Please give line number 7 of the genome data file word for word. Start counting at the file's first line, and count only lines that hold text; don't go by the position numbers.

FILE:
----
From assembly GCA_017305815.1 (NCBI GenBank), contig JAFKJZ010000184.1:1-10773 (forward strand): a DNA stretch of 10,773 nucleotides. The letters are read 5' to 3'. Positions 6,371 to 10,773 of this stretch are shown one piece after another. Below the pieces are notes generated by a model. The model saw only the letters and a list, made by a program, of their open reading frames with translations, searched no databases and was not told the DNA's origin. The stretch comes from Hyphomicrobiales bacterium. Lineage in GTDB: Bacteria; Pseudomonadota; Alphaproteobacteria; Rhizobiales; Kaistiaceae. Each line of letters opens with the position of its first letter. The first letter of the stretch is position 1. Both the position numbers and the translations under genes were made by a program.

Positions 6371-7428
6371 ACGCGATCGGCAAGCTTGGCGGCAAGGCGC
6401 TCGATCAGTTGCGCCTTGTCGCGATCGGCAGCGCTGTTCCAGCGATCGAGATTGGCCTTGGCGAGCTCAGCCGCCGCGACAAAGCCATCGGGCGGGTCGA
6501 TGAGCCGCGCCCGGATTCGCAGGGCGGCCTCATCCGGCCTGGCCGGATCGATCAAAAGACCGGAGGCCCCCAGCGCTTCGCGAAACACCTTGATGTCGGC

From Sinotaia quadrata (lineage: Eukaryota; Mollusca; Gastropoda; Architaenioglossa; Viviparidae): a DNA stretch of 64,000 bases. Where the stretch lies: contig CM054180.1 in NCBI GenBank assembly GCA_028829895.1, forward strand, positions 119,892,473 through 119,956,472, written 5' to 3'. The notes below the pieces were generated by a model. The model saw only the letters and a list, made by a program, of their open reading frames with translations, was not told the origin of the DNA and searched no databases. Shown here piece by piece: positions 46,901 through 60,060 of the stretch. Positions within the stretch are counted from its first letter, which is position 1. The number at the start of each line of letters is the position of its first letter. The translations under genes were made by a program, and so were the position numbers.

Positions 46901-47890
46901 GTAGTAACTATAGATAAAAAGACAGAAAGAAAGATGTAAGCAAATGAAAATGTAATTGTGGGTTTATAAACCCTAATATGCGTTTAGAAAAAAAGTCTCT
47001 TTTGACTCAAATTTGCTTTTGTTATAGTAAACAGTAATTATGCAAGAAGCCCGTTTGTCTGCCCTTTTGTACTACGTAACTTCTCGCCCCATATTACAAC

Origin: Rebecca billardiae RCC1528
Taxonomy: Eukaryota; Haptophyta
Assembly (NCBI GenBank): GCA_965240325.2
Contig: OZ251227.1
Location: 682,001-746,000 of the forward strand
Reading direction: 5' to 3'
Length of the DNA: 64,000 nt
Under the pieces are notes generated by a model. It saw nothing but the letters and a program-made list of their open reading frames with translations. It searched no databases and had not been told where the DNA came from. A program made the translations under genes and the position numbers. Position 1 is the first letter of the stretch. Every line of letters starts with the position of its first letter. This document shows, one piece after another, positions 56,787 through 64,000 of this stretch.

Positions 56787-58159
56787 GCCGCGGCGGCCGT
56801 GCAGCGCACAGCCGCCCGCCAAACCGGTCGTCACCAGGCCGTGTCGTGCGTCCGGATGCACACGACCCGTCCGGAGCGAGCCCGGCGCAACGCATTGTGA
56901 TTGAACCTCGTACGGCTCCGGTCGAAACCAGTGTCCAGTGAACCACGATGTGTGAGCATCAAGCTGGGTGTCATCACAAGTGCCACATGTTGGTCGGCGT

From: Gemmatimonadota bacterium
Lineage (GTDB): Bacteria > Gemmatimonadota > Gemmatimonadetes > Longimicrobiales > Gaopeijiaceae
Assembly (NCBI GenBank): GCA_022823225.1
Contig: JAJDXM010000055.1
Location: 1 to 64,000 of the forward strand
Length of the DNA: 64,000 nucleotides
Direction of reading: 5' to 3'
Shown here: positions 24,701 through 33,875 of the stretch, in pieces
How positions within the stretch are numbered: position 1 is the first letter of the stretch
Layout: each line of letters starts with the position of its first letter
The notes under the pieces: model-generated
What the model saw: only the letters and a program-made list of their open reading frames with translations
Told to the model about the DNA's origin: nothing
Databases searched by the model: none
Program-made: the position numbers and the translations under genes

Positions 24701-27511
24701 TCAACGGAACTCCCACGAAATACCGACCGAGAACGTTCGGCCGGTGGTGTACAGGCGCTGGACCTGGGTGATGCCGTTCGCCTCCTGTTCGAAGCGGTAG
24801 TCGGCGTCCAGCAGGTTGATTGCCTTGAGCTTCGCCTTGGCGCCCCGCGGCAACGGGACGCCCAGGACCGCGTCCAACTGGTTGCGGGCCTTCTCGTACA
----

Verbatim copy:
Positions 46901-47890